Umer Farooq’s grandfather and father made bagpipes. Now he is the third generation to take up the tradition in Pakistan, which is thousands of kilometres from Scotland yet sells thousands of bagpipes each year.
Covered in sawdust, they carve the wood and polish it. Rosewood or ebony serve as the blowstick, into which players exhale. The drones — long pipes with a lower tone follow a similar process.
They are then attached to a bag, and often covered with tartan, a coloured plaid fabric typical of Scotland.
“In my family, all the boys know how to make a bagpipe, step by step,” said Farooq.
“When we were seven or eight, we would go to the factory. It was like a school, but the teachers were our dads and uncles.”
Honing such a craft is not easy.
South Asia has had for centuries its pungi, a wind instrument used for snake charming, and shehnai, a traditional oboe.
But the bagpipe had to wait until the mid-19th century for British colonialists to bring it to subcontinental India, of which Pakistan was a part before independence and partition in 1947.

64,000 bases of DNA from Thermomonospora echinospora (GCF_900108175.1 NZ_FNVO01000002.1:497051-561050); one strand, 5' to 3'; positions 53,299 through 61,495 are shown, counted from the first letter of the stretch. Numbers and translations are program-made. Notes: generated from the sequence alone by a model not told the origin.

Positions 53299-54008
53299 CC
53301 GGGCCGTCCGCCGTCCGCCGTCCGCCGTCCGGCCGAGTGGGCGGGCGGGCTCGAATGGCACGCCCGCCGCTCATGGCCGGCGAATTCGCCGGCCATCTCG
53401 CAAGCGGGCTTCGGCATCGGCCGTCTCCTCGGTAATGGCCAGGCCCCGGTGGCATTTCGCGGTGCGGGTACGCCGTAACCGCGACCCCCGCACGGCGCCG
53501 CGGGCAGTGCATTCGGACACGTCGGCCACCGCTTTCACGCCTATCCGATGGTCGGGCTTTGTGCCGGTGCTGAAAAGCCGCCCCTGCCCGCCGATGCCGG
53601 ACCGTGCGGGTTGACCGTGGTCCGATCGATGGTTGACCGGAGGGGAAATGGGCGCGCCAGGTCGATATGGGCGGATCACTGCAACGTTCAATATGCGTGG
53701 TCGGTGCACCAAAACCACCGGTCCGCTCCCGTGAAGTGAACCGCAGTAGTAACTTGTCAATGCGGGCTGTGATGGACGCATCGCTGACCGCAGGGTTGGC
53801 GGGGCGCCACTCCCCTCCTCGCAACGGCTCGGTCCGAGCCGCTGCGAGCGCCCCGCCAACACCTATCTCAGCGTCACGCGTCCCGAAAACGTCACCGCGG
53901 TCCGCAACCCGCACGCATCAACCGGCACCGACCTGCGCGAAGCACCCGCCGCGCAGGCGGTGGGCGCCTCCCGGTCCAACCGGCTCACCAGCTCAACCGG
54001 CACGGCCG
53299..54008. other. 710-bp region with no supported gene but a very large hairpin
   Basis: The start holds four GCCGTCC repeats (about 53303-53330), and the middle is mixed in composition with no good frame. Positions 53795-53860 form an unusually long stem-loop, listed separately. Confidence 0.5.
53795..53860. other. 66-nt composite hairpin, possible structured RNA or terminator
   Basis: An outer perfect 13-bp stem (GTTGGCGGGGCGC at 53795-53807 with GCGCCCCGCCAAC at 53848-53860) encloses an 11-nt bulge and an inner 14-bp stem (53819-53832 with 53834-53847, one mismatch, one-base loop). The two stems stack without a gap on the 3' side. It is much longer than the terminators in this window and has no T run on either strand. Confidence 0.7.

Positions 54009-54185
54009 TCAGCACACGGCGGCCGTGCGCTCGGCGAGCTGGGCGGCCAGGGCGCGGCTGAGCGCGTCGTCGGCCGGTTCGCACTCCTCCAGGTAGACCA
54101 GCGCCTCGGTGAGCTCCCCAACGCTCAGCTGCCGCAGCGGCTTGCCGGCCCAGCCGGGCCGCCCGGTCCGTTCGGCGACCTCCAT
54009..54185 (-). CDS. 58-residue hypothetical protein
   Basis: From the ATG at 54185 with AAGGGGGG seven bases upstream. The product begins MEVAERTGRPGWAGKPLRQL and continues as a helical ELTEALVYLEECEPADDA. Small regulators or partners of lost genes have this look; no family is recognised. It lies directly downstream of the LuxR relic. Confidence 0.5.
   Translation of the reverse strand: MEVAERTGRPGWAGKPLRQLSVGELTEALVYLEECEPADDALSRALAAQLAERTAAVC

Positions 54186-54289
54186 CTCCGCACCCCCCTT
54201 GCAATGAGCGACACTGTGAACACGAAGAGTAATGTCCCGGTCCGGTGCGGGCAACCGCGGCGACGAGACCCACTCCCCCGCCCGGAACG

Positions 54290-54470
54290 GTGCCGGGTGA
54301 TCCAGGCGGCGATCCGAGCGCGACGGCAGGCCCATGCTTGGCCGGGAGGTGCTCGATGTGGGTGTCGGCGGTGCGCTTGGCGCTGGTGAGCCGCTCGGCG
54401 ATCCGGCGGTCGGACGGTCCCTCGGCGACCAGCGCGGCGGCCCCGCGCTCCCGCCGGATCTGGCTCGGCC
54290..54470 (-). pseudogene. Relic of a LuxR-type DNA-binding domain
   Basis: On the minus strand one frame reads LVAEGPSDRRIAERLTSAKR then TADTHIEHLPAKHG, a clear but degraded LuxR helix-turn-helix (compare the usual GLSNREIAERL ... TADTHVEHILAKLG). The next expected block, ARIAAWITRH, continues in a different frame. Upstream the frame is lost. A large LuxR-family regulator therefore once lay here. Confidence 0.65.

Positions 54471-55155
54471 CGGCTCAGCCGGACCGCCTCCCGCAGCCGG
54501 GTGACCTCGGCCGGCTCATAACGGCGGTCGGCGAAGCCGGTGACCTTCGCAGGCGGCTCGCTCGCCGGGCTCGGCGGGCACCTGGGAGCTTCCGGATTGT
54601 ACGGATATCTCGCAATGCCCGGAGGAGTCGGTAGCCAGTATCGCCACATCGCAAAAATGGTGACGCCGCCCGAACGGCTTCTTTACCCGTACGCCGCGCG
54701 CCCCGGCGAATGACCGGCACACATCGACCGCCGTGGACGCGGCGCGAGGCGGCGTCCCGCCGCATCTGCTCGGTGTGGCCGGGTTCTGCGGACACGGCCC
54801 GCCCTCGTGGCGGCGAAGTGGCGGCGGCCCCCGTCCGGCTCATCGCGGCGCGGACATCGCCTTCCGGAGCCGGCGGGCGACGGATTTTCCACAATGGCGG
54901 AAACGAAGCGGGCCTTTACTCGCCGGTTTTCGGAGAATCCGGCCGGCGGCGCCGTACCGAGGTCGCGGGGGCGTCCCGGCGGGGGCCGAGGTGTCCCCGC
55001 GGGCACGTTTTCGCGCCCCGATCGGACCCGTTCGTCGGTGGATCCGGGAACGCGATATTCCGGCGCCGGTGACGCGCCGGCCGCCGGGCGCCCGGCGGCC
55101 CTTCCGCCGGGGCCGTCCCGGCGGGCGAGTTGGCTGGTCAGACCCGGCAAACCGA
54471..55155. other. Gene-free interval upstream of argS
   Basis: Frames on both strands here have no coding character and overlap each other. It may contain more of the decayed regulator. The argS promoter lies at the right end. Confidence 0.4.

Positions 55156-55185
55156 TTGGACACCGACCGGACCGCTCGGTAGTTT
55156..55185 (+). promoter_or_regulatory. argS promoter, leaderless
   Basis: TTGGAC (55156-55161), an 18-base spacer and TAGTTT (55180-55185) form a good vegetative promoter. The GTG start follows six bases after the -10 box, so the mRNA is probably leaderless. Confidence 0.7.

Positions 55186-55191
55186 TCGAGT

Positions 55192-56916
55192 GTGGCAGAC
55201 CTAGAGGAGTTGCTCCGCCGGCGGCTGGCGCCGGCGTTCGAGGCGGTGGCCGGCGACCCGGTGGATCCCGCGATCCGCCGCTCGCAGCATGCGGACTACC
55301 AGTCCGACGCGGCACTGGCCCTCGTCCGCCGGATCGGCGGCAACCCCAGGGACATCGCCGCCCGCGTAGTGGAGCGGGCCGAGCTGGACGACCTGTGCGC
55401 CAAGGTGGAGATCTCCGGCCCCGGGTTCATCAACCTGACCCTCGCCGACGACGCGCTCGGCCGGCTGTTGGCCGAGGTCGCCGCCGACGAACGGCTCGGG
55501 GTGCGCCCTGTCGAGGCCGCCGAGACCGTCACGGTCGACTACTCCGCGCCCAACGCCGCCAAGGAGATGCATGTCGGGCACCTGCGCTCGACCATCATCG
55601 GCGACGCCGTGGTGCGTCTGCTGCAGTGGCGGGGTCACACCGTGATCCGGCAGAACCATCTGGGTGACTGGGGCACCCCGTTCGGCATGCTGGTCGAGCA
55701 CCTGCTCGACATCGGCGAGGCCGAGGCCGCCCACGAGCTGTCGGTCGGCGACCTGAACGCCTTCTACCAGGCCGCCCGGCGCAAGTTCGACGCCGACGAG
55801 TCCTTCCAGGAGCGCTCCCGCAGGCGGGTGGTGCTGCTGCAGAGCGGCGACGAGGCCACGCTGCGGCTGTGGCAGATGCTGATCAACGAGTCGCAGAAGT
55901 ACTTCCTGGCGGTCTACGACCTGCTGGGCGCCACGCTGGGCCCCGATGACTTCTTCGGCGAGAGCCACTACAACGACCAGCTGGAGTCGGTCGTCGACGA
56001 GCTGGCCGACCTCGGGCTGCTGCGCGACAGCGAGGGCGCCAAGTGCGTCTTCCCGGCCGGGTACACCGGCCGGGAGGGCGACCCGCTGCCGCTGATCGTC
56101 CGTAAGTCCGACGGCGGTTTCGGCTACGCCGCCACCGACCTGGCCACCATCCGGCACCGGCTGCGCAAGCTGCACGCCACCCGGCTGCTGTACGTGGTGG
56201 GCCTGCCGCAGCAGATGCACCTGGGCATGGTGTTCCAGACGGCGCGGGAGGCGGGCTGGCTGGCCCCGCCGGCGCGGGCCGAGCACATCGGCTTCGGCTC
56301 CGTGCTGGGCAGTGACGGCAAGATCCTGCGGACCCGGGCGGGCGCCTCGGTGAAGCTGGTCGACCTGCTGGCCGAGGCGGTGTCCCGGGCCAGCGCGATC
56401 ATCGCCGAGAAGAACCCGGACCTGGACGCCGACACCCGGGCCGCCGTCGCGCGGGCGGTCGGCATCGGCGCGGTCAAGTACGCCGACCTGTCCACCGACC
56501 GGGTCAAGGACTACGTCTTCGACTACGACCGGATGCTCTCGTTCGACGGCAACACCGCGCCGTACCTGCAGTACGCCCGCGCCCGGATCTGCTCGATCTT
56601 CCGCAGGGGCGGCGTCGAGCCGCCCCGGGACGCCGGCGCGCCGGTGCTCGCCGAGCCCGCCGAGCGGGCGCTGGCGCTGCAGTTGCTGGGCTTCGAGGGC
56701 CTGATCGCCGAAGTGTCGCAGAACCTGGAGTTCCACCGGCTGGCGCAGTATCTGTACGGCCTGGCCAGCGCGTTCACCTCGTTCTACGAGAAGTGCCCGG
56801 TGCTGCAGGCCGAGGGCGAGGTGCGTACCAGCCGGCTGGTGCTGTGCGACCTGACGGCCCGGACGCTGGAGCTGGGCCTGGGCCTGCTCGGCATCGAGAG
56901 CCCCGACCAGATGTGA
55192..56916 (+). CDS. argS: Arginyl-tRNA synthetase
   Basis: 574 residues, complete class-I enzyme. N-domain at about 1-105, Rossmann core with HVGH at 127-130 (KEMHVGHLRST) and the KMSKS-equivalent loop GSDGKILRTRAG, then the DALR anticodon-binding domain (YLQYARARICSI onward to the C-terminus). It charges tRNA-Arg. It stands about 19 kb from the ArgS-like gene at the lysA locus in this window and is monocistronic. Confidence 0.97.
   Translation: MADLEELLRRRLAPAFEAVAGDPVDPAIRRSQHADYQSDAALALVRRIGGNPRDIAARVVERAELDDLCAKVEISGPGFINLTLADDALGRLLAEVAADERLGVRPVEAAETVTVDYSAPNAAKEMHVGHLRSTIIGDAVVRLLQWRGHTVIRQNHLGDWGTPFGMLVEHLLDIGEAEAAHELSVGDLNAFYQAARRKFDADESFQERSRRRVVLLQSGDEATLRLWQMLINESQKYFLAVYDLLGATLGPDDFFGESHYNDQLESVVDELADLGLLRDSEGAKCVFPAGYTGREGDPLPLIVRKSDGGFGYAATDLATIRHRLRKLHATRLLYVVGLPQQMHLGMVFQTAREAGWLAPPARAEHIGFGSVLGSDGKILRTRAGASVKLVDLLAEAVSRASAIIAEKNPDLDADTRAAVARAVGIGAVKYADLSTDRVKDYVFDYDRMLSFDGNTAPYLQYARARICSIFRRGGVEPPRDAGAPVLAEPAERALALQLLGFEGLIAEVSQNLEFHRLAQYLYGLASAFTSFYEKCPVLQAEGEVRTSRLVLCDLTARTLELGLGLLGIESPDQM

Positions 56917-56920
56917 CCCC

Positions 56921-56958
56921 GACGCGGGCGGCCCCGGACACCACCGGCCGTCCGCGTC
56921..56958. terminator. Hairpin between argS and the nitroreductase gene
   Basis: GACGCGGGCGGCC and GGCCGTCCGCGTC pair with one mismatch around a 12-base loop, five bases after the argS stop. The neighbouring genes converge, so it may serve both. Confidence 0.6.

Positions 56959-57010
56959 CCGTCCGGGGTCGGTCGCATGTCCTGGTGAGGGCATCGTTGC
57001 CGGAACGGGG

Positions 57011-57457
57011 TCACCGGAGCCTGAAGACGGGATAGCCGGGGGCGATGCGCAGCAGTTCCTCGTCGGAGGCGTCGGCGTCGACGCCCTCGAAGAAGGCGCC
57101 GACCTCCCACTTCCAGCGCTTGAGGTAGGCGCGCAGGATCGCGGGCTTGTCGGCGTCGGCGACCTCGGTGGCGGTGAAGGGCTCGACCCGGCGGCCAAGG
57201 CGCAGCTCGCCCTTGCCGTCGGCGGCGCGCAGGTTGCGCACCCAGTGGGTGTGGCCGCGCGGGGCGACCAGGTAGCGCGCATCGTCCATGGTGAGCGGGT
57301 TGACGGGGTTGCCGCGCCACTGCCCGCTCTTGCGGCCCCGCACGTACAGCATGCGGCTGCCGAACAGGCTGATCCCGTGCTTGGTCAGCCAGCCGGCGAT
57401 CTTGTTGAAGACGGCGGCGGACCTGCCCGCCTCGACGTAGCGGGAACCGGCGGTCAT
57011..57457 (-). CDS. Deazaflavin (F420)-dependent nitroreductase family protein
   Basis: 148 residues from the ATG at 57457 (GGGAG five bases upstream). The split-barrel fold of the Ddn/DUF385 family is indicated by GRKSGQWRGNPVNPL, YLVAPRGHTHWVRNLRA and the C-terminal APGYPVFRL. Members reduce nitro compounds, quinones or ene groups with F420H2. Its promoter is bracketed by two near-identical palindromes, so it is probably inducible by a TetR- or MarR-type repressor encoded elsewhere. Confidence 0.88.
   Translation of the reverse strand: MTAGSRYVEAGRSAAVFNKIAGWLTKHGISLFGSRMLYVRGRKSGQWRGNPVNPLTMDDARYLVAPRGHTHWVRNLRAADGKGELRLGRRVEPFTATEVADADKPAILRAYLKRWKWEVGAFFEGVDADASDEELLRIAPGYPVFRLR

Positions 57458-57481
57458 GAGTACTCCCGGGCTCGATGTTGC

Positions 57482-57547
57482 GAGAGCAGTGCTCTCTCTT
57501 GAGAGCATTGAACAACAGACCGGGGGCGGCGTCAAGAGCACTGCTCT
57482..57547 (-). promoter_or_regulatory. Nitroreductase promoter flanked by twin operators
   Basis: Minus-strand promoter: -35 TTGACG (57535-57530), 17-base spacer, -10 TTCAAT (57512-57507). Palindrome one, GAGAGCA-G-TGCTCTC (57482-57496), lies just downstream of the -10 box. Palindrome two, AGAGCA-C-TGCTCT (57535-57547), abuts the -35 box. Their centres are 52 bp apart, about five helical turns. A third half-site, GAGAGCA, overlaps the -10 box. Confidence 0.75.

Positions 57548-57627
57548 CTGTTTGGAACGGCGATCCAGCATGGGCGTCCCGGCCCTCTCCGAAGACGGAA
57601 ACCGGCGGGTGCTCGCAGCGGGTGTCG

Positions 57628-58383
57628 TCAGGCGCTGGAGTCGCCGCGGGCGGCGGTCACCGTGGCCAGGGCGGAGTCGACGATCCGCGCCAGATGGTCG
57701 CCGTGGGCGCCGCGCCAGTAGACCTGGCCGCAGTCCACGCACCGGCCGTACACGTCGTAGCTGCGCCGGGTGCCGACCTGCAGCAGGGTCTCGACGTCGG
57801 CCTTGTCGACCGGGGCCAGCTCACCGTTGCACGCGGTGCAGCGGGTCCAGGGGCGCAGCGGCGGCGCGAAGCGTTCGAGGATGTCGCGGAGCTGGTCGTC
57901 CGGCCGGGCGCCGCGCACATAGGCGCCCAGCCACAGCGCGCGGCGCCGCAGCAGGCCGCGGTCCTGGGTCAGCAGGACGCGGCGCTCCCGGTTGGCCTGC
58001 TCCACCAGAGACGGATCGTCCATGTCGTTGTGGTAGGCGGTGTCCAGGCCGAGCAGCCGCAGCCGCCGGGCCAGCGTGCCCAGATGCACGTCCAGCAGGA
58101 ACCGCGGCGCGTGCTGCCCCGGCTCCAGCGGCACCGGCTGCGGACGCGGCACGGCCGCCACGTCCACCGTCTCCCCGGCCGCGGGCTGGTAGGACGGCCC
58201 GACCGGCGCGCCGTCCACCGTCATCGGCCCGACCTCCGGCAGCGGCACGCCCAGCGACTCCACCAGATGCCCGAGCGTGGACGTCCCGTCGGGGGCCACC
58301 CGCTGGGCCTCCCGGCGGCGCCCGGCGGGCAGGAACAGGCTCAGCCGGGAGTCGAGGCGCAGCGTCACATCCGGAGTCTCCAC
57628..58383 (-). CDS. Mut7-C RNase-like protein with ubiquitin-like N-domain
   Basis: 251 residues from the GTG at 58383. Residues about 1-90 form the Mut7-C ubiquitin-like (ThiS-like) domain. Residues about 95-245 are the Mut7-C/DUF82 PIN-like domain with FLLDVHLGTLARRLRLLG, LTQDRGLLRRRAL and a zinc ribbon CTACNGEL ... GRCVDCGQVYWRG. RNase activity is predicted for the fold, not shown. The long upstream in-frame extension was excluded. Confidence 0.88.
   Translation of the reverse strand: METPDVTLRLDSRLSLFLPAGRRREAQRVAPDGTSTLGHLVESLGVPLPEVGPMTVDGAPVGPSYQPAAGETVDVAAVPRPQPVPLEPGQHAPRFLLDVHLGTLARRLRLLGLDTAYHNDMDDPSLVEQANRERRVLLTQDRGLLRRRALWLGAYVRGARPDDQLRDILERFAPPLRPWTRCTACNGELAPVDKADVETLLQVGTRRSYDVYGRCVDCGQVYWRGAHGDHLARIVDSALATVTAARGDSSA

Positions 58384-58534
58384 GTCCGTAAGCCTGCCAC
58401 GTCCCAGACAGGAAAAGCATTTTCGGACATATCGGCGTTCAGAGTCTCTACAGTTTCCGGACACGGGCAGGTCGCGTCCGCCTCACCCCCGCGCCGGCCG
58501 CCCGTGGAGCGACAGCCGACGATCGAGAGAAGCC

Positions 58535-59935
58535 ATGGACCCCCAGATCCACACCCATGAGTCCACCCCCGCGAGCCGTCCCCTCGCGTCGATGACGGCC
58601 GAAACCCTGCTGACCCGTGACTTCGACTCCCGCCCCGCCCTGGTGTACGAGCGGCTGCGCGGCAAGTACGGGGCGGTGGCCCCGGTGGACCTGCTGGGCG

Locals seized on the tradition, which remains popular till this day, with dozens of bagpipe bands available for weddings and religious festivals.
Proudly he shows pictures on his mobile phone of the band in colourful costumes.
Forrest says Pakistani bands put the emphasis on how they look, rather than musical technique, “which is less important to them”.
The Pakistani military, born out of the colonial British Indian Army, also still has a soft spot for the instrument.
In 2014 it established a camel-mounted bagpipe band attached to a unit of Desert Rangers. The camels, draped in scarlet and gold as their musicians sway above them, are particularly appreciated during parades.
But Pakistan’s main affiliation with bagpipes is its mass production of them, though the quality of the instruments it makes can vary.
Some 2,600 are exported from the Mid East factory each year, mainly to the United States.